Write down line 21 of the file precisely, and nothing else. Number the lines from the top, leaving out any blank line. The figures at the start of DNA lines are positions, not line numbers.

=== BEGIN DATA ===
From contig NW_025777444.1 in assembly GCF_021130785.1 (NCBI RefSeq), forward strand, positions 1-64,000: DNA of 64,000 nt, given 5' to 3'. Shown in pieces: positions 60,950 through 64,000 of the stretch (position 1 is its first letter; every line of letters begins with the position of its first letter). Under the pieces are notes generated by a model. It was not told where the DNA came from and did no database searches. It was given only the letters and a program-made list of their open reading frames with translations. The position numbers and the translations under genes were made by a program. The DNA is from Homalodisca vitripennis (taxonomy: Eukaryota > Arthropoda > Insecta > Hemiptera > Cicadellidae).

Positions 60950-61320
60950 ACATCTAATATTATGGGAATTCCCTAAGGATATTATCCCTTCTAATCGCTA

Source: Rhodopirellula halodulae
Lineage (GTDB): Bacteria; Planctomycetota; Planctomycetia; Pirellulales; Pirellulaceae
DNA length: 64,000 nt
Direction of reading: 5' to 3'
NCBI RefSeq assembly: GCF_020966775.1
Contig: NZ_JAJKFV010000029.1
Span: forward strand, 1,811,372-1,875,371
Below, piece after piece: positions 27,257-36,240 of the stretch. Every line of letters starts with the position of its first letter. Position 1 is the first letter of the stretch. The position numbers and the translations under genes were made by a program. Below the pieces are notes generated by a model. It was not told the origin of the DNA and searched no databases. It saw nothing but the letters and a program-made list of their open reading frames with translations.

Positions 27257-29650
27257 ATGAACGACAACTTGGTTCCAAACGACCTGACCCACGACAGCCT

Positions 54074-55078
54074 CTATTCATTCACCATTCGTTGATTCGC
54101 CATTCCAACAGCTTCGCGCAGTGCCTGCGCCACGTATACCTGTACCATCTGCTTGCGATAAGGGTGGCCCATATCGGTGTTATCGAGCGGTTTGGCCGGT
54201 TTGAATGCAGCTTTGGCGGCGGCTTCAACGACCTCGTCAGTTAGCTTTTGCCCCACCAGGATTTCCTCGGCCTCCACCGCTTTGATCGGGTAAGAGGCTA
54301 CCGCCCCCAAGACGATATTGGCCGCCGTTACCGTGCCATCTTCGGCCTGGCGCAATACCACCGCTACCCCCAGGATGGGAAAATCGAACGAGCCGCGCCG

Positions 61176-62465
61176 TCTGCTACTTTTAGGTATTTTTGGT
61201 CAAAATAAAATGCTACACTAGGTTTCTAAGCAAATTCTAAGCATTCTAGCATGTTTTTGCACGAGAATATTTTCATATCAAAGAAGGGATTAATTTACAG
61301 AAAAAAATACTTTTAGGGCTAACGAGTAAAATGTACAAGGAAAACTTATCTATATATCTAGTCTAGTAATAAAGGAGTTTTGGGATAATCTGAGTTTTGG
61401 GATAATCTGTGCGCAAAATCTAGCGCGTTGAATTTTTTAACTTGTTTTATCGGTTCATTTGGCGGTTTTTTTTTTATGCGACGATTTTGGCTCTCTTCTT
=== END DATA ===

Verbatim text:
61201 CAAAATAAAATGCTACACTAGGTTTCTAAGCAAATTCTAAGCATTCTAGCATGTTTTTGCACGAGAATATTTTCATATCAAAGAAGGGATTAATTTACAG